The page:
By Merit Ibe
The Centre for Promotion of Private Enterprises (CPPE) has called for the suspension of planned imposition of excise duties on a range of manufactured goods in the country.
The Chief Executive Officer of the Centre, Dr Muda Yusuf, asserted that these were difficult times for manufacturers as they contend with escalating cost of production arising from elevated energy costs, rising operating expenses, sharp currency depreciation, forex market illiquidity, galloping inflation and numerous structural bottlenecks.
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Earlier this year, Nigeria’s Finance Minister, Mrs Zainab Ahmed, hinted that excise duty would be imposed on a range of manufactured goods in the country anytime soon.
Yusuf complained that manufacturers were also experiencing significant spikes in the cost of raw materials, fund, high import duty, prohibitive cost of transportation and high cost of logistics, adding that a huge proportion of these costs cannot be passed on to the consumers because of weak purchasing power and high consumer resistance.
Given the strategic importance of manufacturing to the Nigerian economy, Yusuf advised that what the sector needed at this time was more stimulus and not more taxes, adding the high cost of diesel which has risen by close to 200 percent, high cost of gas and sharp increases in electricity tariffs were negatively affecting manufacturers.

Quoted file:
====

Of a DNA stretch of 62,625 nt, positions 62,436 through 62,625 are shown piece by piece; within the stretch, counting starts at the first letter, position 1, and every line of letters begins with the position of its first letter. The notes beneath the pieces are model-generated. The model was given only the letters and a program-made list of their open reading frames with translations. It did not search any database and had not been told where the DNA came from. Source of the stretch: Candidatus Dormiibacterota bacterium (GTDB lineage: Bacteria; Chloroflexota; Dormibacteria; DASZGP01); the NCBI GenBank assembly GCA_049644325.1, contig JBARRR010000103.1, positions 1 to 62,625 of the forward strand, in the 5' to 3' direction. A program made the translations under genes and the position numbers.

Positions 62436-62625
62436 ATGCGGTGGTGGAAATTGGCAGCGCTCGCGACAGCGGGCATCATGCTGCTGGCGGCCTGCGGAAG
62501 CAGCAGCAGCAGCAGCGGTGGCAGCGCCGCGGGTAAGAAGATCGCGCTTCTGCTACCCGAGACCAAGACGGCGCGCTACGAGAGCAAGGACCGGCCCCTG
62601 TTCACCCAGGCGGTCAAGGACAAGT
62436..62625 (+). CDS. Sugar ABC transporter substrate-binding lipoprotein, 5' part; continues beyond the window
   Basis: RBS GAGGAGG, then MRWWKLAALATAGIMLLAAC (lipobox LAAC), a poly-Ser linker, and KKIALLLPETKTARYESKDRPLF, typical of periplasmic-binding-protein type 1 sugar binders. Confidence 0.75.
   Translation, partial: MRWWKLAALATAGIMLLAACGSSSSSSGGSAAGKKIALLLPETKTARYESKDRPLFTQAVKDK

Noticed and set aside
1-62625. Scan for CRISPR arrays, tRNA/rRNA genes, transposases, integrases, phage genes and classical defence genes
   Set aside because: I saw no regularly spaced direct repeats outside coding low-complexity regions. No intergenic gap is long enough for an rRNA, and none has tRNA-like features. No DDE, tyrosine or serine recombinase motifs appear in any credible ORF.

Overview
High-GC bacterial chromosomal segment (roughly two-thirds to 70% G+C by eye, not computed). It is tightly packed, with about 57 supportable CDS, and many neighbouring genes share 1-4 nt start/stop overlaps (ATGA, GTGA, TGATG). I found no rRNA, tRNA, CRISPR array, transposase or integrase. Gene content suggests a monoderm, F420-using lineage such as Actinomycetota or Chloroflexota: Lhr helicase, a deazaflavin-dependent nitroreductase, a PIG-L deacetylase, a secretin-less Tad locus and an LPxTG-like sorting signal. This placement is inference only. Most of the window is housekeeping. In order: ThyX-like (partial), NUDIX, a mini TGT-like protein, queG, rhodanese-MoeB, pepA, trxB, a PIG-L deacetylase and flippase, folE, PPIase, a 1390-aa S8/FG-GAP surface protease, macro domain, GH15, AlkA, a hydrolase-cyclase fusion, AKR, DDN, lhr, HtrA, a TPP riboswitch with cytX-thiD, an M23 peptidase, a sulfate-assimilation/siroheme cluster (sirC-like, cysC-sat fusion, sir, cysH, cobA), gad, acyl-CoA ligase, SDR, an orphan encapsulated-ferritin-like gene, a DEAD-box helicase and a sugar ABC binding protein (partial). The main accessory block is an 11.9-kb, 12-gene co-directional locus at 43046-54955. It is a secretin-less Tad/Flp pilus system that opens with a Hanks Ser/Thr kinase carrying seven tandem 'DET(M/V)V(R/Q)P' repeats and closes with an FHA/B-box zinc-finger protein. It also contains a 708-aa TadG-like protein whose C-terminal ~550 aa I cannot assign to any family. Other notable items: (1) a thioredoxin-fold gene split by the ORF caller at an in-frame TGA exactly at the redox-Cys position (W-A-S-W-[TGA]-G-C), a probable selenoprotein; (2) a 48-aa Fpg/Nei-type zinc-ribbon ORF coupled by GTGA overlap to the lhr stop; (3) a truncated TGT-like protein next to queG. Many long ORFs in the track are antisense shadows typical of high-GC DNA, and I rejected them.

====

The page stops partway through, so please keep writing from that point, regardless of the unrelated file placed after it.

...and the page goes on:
“Several manufacturers are not able to import vital raw materials because of forex scarcity, a situation which is severely inhibiting their production and productivity. Many are forced to source forex from the parallel market at exorbitant rates. Manufacturers are yet to recover from the shocks of the pandemic and the subsequent recession…”
Manufacturing contribution to GDP is still less than 10 percent. The growth recorded in the sector in the fourth quarter of 2021 was a mere 2.28 percent, after a contraction of 2.75 percent in 2020.
“Manufacturers are struggling with unfair competition, especially from products imported from Asia which have flooded the Nigerian market, largely because of the porosity of the borders. These imports are often much cheaper than goods produced locally.
“The cost of logistics has continued to be on the upward trend, driven largely by the state of the roads, the limited freight capacity of the railway system, the crisis at the major ports, the traffic gridlock around the Lagos ports and extortions in the logistics chain.
He asserted that the manufacturing sector offers good prospects for job creation and lifting more Nigerians out of poverty in line with the government aspirations, noting that if the burden of tax becomes excessive and unbearable on this critical sector, the realisation of these outcomes by government would be difficult.”